Rabies is a fatal viral disease from the rhabdovirus family. When thinking about rabies, most people think of wild animals, intense drooling, and aggression. In North America rabies is typically found in wild animals such as bats, raccoons and foxes. But, in other areas of the world the most common carrier of rabies is dogs.
According to the World Health Organization (WHO), up to 99 percent of human confirmed rabies cases are caused by dogs. While rabies is preventable, it’s still a very serious disease that “causes tens of thousands of deaths every year, mainly in Asia and Africa.”
Spread through direct contact with saliva, such as a bite or scratch from an infected animal, the rabies virus attacks the central nervous system. When infected with rabies, the virus can affect the body in one of two ways. Either the virus enters the peripheral nervous system directly and then migrates to the brain or it replicates within the muscle tissue and eventually enters into the nervous system.
The initial symptoms of rabies are very similar to having the flu. The infected person can have a fever, headache and experience a general weakness that can last for a few days. Along with this the site of the bite or scratch will be uncomfortable and have a prickling or itching sensation.
If left untreated the disease progresses and the infected person can experience more severe symptoms including delirium, hallucinations, insomnia and hydrophobia. These are clinical signs of rabies and once they appear, the disease is nearly always fatal. In about 80 percent of rabies cases, the person infected develops furious, or encephalitic rabies, and is likely to experience hydrophobia.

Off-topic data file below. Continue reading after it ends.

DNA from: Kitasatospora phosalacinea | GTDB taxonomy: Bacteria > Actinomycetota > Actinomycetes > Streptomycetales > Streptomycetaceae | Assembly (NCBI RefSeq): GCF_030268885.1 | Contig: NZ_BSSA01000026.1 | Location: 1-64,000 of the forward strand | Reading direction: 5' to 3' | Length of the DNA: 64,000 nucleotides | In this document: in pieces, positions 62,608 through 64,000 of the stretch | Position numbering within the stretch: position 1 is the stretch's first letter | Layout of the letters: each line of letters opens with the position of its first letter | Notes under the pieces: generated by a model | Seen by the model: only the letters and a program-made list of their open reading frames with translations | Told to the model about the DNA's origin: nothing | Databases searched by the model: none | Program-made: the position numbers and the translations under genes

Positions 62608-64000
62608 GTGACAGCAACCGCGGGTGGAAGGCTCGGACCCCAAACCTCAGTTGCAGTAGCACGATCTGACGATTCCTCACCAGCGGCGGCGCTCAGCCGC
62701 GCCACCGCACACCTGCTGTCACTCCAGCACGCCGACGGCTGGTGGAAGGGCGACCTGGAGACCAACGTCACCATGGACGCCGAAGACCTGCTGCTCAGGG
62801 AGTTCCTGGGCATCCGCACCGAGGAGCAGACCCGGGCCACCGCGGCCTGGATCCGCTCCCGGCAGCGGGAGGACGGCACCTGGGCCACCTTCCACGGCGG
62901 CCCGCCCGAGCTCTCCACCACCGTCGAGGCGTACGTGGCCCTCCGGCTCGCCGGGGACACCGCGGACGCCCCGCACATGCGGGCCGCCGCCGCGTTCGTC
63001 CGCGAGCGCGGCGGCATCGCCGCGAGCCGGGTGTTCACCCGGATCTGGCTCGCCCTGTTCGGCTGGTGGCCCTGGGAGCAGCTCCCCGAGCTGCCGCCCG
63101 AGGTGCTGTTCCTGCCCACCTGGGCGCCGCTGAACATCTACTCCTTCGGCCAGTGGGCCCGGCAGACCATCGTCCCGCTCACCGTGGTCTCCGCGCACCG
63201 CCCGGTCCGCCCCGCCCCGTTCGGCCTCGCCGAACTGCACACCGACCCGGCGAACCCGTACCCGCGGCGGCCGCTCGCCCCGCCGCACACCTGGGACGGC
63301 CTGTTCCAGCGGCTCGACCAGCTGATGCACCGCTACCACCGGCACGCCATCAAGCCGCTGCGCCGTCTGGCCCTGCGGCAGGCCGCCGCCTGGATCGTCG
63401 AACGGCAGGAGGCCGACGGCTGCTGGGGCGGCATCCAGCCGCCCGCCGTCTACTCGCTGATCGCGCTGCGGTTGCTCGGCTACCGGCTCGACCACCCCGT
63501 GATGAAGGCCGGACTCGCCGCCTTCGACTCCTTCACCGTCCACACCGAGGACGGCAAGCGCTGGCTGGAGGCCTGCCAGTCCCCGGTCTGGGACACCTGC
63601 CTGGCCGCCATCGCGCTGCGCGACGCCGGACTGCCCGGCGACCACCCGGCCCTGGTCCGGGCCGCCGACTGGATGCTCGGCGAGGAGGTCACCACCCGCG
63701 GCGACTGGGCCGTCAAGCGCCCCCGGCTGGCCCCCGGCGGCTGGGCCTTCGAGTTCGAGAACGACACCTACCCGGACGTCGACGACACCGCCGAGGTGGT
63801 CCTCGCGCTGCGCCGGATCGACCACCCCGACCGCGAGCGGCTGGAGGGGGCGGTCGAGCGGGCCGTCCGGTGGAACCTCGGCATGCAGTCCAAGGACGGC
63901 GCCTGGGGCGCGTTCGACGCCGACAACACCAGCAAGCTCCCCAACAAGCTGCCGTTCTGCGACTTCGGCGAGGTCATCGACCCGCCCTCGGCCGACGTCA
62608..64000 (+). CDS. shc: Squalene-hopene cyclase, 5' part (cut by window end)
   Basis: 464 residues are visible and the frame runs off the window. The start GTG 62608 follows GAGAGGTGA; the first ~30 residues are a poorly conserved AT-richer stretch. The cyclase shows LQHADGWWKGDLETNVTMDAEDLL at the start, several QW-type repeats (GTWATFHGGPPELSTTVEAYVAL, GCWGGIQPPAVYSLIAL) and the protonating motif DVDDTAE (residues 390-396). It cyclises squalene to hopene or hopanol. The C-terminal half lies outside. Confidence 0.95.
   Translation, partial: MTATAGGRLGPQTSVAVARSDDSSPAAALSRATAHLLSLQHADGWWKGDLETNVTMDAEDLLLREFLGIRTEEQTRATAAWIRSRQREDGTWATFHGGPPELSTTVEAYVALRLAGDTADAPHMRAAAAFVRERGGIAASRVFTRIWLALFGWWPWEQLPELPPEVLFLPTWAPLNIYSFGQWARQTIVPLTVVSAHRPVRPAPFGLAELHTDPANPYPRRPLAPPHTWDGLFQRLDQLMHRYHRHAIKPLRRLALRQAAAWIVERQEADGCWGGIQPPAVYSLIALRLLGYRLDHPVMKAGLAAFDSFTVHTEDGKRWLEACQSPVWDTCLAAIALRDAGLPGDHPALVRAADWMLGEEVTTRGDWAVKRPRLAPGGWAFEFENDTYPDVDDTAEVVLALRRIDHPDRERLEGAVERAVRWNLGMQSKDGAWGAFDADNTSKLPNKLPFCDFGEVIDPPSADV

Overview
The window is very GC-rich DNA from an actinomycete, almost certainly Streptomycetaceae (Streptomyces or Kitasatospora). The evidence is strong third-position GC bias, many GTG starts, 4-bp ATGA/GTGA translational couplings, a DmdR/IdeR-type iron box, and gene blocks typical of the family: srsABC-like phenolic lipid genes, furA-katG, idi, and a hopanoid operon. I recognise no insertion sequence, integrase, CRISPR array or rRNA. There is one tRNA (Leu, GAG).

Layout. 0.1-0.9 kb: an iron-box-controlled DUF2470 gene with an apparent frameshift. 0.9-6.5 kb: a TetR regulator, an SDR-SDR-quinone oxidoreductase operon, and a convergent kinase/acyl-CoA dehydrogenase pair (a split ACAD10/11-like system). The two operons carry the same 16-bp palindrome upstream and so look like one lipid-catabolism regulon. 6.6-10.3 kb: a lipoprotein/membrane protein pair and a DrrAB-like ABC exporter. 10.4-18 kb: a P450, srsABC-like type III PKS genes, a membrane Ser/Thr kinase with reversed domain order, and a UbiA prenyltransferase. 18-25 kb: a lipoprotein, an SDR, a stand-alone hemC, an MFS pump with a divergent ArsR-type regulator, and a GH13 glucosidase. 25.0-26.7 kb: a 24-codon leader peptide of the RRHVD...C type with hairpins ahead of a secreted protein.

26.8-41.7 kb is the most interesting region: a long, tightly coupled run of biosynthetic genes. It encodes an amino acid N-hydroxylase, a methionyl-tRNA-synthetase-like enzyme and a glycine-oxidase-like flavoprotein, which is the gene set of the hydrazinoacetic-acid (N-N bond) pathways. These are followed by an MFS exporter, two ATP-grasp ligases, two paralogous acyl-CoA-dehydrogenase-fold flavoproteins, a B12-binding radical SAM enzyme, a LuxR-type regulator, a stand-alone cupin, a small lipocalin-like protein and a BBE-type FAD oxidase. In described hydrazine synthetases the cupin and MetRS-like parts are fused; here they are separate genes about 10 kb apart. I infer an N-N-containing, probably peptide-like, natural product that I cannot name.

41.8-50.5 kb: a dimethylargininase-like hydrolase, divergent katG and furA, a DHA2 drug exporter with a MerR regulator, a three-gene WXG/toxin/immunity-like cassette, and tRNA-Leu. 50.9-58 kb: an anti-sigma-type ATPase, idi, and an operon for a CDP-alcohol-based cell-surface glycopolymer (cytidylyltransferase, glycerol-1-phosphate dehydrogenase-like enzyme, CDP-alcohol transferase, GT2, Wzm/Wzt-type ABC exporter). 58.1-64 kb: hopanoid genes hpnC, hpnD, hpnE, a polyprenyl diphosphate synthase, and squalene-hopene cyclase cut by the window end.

Hydrophobia is the fear of water, but why is it a symptom of rabies? When rabies affects the nervous system, one potential side effect is intense spasms in the throat, or pharynx. While involuntary, these painful spasms can also be triggered when the person tries to swallow, leading to severe issues with swallowing. No matter how thirsty the infected person is, the spasms can occur and it can become difficult to swallow anything.
These uncontrollable contractions of the pharynx are responsible for the hydrophobia symptoms. The infected person then becomes terrified of water because just the thought of it can send their throat into violent and painful convulsions.
While rabies is preventable through simple measures such as leaving wildlife alone and vaccinating your pets, you could still contract rabies and it’s important to work fast. If you’ve been bitten or scratched by wildlife, or any unfamiliar animal, you should first wash any wounds immediately with soap and water, then immediately seek medical attention. Rabies can be a fatal disease and should be treated with a medical urgency.
Depending on your area’s state or local health department, post-exposure prophylaxis (PEP) treatment will be “based on your type of exposure, the animal you were exposed to, whether the animal is available for testing, and laboratory and surveillance information for the geographic area where the exposure occurred.” For example, in the United States, treatment can consist of a regimen of one dose of immune globulin and four doses of the rabies vaccine over a two-week period.
Rabies is present in 150 countries, so anyone who is traveling to areas where rabies is a risk, or are participating in activities where wild animals are present, such as caving or hiking, should consult their doctor about vaccinations prior to traveling. Call or book online to schedule your appointment today.
Written for Passport Health by Brianna Malotke. Brianna is a freelance writer and costume designer located in Illinois. She’s an avid coffee drinker and enjoys researching new topics for writing projects. Her site can be found here.